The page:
Of Trinette Singleton's premiere, "On the Wings of Music," looking at my notes.... I can decipher "spooky." (As I said above, please don't take my memory as the final word!)

Of John Magnus's "Short Symphony," to the Copland composition of the same name (did I mention this was an all-Copland evening, in tribute to the centenary of his birth?), I noted: "Spirited movement." There was lots of lateral movement of large groups.... Choreography and execution reminded me how very much about the American experience Copland's music is.... And there's a nice "Serenade" (as in the opening group tableau from Balanchine's 1934 ballet) moment towards the end.

Now then, a couple of semi-personal reflections:

The Joffrey Ballet is not only seminal to ballet in this country, but to us here at The Dance Insider Online. It was the company that, seen at the War Memorial Opera House in San Francisco in 1991 (I remember director Gerald Arpino taking the stage to dedicate the evening to Martha Graham, who had passed away that day), first entranced me with the ballet and showed it as relevant to my life. In particular, Jodie Gates in the Archer/Hodson (sp.?) reconstruction of Nijinsky's "Rite of Spring," Tina LeBlanc in John Cranko's "Romeo & Juliet," and Beatriz Rodriguez and Valerie Madonia in everything. MORE important, the Joffrey II was the webmistress's first company, and she later went on to dance with the main company. I've also mentioned that the former Joffrey/Arpino home is about 100 yards from where I sit now finishing this at 7:30 Tuesday morning. When I first moved here in 1995 and would walk past the house and look up, you could still see a portrait of Joffrey through a window. It's gone now, and Arpino, long since relocated with the company to Chicago, has given up the lease.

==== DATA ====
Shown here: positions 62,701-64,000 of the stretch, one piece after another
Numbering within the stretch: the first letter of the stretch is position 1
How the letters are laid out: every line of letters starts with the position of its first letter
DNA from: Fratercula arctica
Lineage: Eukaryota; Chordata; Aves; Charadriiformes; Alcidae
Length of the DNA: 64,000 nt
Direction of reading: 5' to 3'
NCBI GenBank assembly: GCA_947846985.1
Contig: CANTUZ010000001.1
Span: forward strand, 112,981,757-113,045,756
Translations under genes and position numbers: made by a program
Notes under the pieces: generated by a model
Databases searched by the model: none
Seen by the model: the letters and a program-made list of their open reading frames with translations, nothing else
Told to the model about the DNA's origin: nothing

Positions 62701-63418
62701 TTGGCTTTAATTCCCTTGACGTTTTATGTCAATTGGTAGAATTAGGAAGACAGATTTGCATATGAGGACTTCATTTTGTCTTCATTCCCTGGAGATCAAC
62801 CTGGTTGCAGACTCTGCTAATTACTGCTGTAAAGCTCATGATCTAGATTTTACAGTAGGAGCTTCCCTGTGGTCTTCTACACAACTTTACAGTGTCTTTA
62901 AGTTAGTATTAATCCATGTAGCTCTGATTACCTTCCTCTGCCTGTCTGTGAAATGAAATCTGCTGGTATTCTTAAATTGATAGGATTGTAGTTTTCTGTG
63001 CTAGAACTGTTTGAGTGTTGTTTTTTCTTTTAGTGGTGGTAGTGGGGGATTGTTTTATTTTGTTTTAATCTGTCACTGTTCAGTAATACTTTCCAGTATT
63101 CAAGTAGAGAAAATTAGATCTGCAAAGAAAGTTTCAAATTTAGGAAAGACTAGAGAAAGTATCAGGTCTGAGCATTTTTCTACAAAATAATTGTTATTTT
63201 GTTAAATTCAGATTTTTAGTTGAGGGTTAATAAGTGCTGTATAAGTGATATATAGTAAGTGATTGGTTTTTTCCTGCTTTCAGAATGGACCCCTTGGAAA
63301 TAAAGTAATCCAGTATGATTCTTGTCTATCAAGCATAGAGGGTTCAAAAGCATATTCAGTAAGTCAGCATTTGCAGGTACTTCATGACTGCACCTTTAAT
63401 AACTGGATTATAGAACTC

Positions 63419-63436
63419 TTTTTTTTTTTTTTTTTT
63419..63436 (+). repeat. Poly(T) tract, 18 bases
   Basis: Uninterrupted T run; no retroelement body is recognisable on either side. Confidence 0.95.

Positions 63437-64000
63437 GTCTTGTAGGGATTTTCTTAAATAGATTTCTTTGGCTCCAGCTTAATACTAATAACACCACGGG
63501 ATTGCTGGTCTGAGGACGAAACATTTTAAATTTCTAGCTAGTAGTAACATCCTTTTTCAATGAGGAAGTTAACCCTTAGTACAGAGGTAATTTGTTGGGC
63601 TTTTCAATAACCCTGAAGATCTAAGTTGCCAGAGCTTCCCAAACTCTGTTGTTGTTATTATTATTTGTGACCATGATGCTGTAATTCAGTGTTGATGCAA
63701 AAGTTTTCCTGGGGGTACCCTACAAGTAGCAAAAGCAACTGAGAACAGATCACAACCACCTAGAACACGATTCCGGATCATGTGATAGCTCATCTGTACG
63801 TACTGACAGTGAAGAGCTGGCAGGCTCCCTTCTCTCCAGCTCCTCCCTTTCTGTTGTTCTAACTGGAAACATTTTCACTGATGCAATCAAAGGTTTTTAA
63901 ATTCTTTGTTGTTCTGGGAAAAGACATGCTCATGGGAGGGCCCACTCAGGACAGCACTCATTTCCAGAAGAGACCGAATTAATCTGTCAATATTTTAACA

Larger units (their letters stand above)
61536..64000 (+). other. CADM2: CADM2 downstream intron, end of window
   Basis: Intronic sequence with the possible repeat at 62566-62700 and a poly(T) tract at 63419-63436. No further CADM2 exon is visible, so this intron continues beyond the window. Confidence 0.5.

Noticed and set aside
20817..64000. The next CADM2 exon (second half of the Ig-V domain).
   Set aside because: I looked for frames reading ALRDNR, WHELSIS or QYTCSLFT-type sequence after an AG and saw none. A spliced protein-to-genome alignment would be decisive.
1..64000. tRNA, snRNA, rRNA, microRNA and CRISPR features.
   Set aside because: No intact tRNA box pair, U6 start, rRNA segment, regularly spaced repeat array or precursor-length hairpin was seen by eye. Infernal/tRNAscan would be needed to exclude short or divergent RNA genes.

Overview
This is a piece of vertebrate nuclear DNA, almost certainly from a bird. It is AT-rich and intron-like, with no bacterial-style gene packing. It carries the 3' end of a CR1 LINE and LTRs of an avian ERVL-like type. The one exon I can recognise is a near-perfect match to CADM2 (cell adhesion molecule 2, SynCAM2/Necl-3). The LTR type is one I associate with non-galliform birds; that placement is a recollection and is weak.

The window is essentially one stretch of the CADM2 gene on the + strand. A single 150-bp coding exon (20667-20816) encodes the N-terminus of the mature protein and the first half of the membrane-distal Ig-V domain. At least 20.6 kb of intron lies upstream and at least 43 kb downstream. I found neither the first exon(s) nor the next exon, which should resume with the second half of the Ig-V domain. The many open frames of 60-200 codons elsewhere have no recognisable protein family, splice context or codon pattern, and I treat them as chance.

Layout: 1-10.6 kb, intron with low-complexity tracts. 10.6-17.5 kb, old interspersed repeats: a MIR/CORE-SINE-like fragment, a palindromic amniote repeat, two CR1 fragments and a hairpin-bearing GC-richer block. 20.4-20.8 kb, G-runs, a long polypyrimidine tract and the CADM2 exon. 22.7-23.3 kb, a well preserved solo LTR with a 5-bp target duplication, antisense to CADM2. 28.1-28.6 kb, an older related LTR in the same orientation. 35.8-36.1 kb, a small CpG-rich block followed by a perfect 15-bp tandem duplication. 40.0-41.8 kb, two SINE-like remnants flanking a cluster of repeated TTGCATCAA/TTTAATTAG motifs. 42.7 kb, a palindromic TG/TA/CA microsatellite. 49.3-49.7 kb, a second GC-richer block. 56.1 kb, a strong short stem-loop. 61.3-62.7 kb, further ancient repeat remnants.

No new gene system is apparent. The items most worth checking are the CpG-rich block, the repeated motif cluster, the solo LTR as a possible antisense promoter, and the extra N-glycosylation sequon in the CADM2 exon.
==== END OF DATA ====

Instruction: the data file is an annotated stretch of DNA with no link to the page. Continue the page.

This town (or at least its dance fans; the Joffrey was not so considerate of its dancers in its later years here, pay-wise) desperately misses the Joffrey, its own prodigal son. Sure, the school is still here, up the street a few blocks on the Avenue of the Americas, and kudos to Mrs. D for keeping that going through much tough times for the parent company. But it would be great if there were some adult, performing presence of the Joffrey in the town of its birth. Sure, the young people in the Joffrey/New School program are college kids, and they have some maturing ahead of them. But physically, they are well-trained, and spiritually, I got more than a whiff of the Joffrey spirit. Ghosts have their purpose, but here's hoping Posin, Mrs. D, and this program can make the Joffrey spirit live again in my neighborhood, land of De Mille, Copland, and Robert Joffrey.